Tuesday, July 16, 2024

Biden seeks more foreign workers while skirting H-1B visa uproar

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Joe Biden’s immigration overhaul seeks to allow more skilled foreign workers into the US without stirring widespread protest from labor groups, whose opposition would all but ruin prospects for what is already one of the president’s most precarious priorities.

The sweeping proposal Biden sent to Congress on his first day in office drew quick Republican opposition over its centerpiece: a faster path to citizenship for 11 million undocumented immigrants in the US. Another provision would allow more foreign students and workers to enter the US by increasing the number of employment-based green cards.

Business groups view the proposal as a way to increase the supply of coders and other skilled tech workers for US companies without raising caps on programs such as the H-1B visa for high-skilled workers.

Companies like Alphabet Inc.’s Google, Apple Inc. and Facebook Inc. have for years pressed to increase the number of tech workers allowed into the US, saying they need engineers from countries like India because there aren’t enough skilled Americans. But efforts to expand the workforce through H-1B visas have drawn a backlash from unions and immigration opponents, who argue that the companies overlook US talent to hire foreigners at lower salaries.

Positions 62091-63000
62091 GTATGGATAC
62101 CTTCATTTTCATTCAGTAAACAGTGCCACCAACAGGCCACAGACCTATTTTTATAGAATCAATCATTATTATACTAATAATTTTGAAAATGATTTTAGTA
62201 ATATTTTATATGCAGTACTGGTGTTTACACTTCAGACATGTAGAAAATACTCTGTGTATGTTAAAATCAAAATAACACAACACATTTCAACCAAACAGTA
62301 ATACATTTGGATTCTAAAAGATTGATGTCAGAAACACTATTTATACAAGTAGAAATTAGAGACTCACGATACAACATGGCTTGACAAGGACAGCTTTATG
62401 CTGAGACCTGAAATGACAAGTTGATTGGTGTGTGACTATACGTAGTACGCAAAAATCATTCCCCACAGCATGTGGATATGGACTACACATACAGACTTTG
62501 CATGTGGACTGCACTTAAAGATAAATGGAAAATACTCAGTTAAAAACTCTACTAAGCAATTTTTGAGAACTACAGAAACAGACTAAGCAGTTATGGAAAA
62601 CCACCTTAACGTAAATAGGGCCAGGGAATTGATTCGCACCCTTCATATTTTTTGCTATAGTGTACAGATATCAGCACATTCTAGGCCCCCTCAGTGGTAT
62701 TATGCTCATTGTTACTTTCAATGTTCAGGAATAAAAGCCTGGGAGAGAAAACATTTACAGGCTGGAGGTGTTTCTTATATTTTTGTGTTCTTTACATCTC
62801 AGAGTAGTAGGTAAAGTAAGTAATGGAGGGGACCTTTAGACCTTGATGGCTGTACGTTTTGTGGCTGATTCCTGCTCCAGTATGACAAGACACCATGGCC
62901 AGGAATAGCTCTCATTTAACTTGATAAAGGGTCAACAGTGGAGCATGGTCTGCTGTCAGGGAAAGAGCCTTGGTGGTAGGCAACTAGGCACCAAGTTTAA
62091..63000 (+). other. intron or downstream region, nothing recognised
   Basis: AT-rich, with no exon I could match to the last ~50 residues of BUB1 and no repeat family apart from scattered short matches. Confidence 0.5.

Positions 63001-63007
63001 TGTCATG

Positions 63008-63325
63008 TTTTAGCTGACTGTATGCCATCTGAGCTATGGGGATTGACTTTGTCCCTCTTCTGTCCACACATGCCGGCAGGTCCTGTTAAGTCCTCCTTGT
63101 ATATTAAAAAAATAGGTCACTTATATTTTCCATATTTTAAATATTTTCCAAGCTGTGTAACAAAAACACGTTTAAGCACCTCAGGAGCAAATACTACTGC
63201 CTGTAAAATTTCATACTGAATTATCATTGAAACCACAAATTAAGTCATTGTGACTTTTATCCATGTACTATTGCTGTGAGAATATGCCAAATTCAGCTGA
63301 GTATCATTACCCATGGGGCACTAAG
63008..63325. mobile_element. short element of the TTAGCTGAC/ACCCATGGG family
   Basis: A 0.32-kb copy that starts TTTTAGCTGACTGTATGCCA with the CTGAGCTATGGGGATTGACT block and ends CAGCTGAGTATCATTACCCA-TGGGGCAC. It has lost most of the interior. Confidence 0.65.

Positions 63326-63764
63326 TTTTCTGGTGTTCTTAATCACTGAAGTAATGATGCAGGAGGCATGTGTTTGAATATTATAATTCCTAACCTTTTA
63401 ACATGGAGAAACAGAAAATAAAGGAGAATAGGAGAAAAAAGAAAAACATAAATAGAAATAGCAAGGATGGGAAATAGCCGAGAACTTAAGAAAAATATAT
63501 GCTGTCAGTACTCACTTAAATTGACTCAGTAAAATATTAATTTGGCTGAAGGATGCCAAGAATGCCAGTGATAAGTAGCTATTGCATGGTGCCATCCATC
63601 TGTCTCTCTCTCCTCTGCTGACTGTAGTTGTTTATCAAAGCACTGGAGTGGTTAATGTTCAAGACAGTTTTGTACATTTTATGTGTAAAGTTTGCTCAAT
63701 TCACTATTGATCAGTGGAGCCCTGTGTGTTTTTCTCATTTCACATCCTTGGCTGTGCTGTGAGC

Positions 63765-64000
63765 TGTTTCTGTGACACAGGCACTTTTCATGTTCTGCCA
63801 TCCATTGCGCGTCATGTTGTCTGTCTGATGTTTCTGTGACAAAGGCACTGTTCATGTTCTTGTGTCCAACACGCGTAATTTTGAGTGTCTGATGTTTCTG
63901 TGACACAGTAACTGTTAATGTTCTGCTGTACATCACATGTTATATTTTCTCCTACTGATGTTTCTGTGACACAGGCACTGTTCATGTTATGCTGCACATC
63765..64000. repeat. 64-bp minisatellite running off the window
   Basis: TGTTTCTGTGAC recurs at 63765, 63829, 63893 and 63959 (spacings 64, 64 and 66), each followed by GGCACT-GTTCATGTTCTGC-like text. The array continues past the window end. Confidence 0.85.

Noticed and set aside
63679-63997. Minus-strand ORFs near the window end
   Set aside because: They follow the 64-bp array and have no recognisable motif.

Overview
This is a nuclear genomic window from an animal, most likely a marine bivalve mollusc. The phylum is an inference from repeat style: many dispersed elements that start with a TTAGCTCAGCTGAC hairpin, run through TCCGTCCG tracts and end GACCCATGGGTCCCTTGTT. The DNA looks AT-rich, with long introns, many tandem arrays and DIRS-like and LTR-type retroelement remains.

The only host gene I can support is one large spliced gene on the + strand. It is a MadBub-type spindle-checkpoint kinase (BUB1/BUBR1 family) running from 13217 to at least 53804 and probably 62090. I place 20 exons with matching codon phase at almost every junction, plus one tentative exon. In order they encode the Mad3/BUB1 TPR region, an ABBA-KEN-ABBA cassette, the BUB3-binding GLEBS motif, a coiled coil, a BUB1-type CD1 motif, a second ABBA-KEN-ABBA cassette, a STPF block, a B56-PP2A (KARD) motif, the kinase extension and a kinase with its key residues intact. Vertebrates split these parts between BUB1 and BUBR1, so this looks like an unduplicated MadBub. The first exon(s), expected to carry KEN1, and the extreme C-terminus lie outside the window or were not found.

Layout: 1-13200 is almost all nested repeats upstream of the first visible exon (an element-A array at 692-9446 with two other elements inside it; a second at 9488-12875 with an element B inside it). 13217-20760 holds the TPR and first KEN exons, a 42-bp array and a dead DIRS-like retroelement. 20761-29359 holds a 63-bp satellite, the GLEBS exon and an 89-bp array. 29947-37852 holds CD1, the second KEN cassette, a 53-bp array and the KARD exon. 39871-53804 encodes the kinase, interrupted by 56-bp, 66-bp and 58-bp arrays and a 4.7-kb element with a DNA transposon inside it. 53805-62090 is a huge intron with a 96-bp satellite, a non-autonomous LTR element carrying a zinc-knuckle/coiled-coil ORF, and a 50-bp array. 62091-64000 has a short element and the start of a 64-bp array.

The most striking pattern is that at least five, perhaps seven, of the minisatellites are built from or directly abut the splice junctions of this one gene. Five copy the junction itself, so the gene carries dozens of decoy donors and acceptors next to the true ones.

The Biden proposal seeks to sidestep a conflict with organized labor by leaving the annual H-1B quota untouched. The measure instead clears a path for more foreign workers to eventually enter the country by eliminating a decades-long backlog of people waiting for employment-based green cards, which grant permanent legal residence and are capped at 140,000 per year under current law.

“This bill, signed into law, would be a tremendous improvement for legal immigration in this country,” said Todd Schulte, president of FWD.us, an immigration advocacy group founded by tech industry leaders.

Business group leaders have discussed an immigration overhaul with Democratic and Republican staff in the House and Senate, according to industry officials working on the issue. The talks have focused on finding areas of bipartisan consensus that can help advance an overall package, including keeping science-technology-engineering-math graduates in the US; providing legal status for so-called Dreamers, undocumented immigrants brought to the country as children; and streamlining the employment-based visa system.

So far, labor groups are supporting Biden’s approach.

AFL-CIO President Richard Trumka praised Biden’s framework as “bold” and said its path to citizenship “will help to raise standards for all workers.” The labor group declined to comment on the proposed changes to the employment-based visa system.

Service Employees International Union, which represents mostly lower-wage workers, as well as United Farm Workers, joined a multimillion-dollar advertising and public relations campaign in support of Biden’s immigration plan.

Nandini Nair, an immigration lawyer at Greenspoon Marder LLP, said Biden’s approach goes “a long way” toward satisfying unions’ concerns.

“You’re dealing with the individuals who are already here in the US versus this narrative that foreign workers are coming to the US and taking jobs,” Nair said.

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